To gain the best performance from, don’t overclean the commercial mixer, particularly where the mixer bowl slides up and down on the actuator. The slideway has grease to aid in movement; wiping too much can remove the grease, causing issues with rising and lowering the bowl. Reapply mineral oil or food grade oil or paste if this occurs. Likewise, don’t remove knobs and wipe down the control panel too often. This task can be done periodically but doing it frequently can allow moisture to infiltrate the control panel, resulting in poor operation. Don’t use bleach to clean the mixer, as it is too harsh, and do not reuse cloths when wiping down the mixer. Never hose down the mixer.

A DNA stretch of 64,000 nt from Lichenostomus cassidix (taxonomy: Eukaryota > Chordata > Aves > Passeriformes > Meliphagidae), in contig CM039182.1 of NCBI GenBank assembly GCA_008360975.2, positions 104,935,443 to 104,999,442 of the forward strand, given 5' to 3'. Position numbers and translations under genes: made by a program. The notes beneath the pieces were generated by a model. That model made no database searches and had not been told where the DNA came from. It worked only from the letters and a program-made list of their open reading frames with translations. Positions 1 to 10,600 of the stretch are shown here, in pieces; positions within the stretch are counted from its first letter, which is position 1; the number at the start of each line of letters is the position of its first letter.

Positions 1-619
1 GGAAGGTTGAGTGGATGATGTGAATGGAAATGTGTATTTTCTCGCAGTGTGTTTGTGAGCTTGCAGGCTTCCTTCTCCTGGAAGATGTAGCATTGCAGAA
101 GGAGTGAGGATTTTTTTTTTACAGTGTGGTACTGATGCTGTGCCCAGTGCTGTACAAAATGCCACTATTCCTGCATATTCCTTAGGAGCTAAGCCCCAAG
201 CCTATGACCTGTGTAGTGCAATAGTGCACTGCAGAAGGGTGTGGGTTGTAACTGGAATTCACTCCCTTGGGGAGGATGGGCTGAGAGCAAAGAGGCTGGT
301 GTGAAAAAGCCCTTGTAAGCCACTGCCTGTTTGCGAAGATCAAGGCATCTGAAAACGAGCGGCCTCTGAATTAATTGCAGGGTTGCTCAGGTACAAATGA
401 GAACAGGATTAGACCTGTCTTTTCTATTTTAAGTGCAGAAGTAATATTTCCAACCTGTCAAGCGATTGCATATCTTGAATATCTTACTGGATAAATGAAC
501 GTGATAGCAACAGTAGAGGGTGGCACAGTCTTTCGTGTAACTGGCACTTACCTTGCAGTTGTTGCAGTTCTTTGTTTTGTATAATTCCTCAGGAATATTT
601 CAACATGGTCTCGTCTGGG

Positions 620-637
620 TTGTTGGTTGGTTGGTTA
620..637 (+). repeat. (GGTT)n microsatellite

Food processor dos and don’ts
To get the best performance from a Hobart continuous-feed food processor and reduce the risk of contamination, clean the machine immediately after each use. Between processing different fruits and vegetables, wipe out the hopper and rinse the cutting tool to avoid residual scraps during the next processing. When grating cheese or when processing is done for the day, the food processor must be thoroughly cleaned.
Dismantle all removable parts, including the hopper and pusher plate and wash, rinse and sanitize in a three-compartment sink (washing in a dishwasher will discolor these components). Remove the cutting tool, taking care to treat it like any other knife in the kitchen. Transport any cutting tools used during the day in a container to a three-compartment sink. Since these tools are stainless steel, they can also be washed in a dishwasher.